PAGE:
Nginx & FastCGI buffering to slow clients, thousands of connections backup to fast-cgi/php processes

I assume this has been covered before but despite lots of searching,
cannot find it.

We run many nginx servers with fast-cgi for PHP, but here in China the
connections can be slow or dynamic, so suddenly we have 1000 connections
in ‘write’ status in Nginx. This should be no problem, but these seem
to be backing up the fast-cgi processes, eventually running out and the
whole system locks up from a users’ perspective, with 502 errors since
nginx can’t find any more fast-cgi processes to talk with (they are all
busy).

Errors we get are usually "upstream timed out (110: Connection timed
out) while reading response header from upstream, client: 61.149.175.16,
server: 121.13.44.145, request: "GET /…

In this scenario, we’d need 1000+ fast-cgi processes to handle all the
open connections. We’d prefer to run 10-20 php connections, which can
easily handle all the performance needs.

We thought, this is simple, just add more buffering so all the PHP
output is in memory in Nginx, and it will close the connection to PHP
and another user can use it. These are big servers, with 8-16 cores and
24GB+ RAM so we have plenty of power and memory. So we added bigger
buffers to 64KB and added thousands of buffers, etc. but Nginx’s memory
size didn’t really increase (very small at 30-50MB) and the problem
didn’t go away. And we have no buffering to disk messages in the logs.

So if the buffers are big enough and/or we have disks space, I am
thinking nginx will ALWAYS buffer ALL the fastcgi data and the
connection will close, so we should NEVER see fastcgi waiting for nginx
to write data to a client - is this correct?

First, are these buffer settings per connection or for all connections ?
I assume fastcgi_buffer_size is per connection. But if fastcgi_buffers
is per connection, why have a buffer count, why not just say 32K, 64K,
etc.? So I’m guessing this is the total buffers available to the
server, in blocks of the buffer size, for example fastcgi_buffers 1024
64k gives me 64MB of total buffer space. If I have 100 connections, I
can buffer about 600KB each, etc. before nginx starts buffering to
files.

Without a fix we are running 1000 cgi processes and 1-2K nginx
connections. This works but if we ever get real load, we’ll have a 250
load average, like we used to see on loaded Apache systems. We need a
way to use 10-20 PHP processes on a few thousand slow connections.

I assume we have buffering problems, but maybe there is a close or other
issue that prevents the php from being re-used, but this works great
when the connections are fast and the % of writers is small.

The fastcgi engine is php5-cgi; maybe we should use spawn-cgi from
lighttpd.

Key configis are:

events {
worker_connections 4096;
use epoll;
multi_accept off;
}

http {
sendfile on;
#tcp_nopush on;

#keepalive_timeout  0;
keepalive_timeout  15;
tcp_nodelay        on;

server {
listen 80;
server_name 120.136.43.145 abc.com.cn 127.0.0.1;

    root /var/www/abc;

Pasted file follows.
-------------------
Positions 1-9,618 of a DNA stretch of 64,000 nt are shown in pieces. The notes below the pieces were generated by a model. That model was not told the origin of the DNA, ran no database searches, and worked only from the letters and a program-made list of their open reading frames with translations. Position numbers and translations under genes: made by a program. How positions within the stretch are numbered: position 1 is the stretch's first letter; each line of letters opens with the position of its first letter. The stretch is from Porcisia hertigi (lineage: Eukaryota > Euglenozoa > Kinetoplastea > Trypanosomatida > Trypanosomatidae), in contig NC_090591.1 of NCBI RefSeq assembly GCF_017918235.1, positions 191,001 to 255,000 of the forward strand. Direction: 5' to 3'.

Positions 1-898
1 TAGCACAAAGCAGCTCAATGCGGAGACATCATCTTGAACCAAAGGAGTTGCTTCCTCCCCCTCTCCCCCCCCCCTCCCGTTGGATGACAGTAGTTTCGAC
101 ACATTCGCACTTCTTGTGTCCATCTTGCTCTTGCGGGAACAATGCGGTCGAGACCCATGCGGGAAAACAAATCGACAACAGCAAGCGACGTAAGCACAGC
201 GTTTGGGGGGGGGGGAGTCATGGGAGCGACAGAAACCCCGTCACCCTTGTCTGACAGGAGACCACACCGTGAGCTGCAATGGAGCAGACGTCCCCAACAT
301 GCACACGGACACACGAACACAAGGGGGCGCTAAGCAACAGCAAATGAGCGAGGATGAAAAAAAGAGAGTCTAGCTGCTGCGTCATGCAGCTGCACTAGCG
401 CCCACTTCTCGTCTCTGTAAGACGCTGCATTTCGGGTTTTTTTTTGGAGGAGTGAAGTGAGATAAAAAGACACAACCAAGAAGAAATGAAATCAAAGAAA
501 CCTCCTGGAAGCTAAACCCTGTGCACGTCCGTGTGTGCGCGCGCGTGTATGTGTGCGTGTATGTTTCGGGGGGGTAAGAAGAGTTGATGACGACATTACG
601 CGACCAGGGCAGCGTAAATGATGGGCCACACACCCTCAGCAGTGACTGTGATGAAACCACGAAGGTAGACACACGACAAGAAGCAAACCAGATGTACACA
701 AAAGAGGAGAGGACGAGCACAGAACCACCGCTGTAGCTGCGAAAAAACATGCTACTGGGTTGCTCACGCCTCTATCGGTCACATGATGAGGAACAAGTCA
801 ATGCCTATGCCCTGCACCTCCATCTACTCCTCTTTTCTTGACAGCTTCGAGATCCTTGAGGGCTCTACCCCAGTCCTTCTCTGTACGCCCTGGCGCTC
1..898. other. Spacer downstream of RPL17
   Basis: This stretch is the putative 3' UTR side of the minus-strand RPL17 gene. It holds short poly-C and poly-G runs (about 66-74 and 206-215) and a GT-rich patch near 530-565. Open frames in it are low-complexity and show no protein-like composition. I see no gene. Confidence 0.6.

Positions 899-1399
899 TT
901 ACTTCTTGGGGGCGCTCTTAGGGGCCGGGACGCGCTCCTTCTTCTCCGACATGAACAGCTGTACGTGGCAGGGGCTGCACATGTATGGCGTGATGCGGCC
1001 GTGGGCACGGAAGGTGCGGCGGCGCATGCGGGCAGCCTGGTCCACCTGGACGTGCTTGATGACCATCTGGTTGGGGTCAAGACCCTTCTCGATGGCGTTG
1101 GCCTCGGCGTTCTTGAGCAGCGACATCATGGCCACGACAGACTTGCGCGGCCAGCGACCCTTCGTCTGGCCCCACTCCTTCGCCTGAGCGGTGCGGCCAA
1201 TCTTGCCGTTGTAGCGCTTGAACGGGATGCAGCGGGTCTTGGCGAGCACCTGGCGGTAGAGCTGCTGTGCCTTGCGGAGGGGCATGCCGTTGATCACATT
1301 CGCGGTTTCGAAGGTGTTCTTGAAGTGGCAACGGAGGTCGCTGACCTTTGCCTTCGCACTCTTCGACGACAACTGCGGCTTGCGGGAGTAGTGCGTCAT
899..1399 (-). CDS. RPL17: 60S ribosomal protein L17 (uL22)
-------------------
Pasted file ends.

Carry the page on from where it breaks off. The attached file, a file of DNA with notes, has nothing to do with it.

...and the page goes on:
access_log /var/log/nginx/abc.com_access.log;
    error_log /var/log/nginx/abc.com_error.log;

    index  index.html index.php index.htm;

    location ~ \.php$ {
            fastcgi_pass   127.0.0.1:9000;
            fastcgi_index  index.php;
            fastcgi_buffer_size 64k;
            fastcgi_buffers 4096 64k;
            fastcgi_param  SCRIPT_FILENAME 

/var/www/abc$fastcgi_script_name;
include fastcgi_params;
}

}

Posted at Nginx Forum:

Hello!

On Sun, Dec 20, 2009 at 08:49:14AM -0500, mushero wrote:

busy).
PHP output is in memory in Nginx, and it will close the
waiting for nginx to write data to a client - is this correct?
Yes. As long as you have no fastcgi_max_temp_file_size set to
something low - nginx will always buffer full response from
fastcgi. It will release backend connection as soon as possible,
so slow clients would not produce any extra load for backends.

First, are these buffer settings per connection or for all
connections ? I assume fastcgi_buffer_size is per connection.
But if fastcgi_buffers is per connection, why have a buffer
count, why not just say 32K, 64K, etc.? So I’m guessing this is

Both fastcgi_buffer_size and fastcgi_buffers are per connection.

Having multiple fastcgi_buffers allows better granularity of
allocations, so for small responses you may save some memory which
is not needed. On the other hand, having many small buffers
imposes some overhead (cpu for processing, network as ocassionally
tcp may have to send non-full packets, disk seeks in case nginx
will have to use disk buffering).

the total buffers available to the server, in blocks of the
buffer size, for example fastcgi_buffers 1024 64k gives me 64MB
of total buffer space. If I have 100 connections, I can buffer
about 600KB each, etc. before nginx starts buffering to files.

No.

Without a fix we are running 1000 cgi processes and 1-2K nginx
connections. This works but if we ever get real load, we’ll
have a 250 load average, like we used to see on loaded Apache
systems. We need a way to use 10-20 PHP processes on a few
thousand slow connections.

I assume we have buffering problems, but maybe there is a close
or other issue that prevents the php from being re-used, but
this works great when the connections are fast and the % of
writers is small.

I think it’s a good idea to start from looking into process states
and/or traces to find out where bottleneck is.

    listen 80;
            fastcgi_pass   127.0.0.1:9000;
            fastcgi_index  index.php;

Just a note: fastcgi_index is noop here.

            fastcgi_buffer_size 64k;
            fastcgi_buffers 4096 64k;

Just a note: this gives up to 256M per connection, up to 1T in
total assuming you are runing 1 nginx worker process.

Maxim D.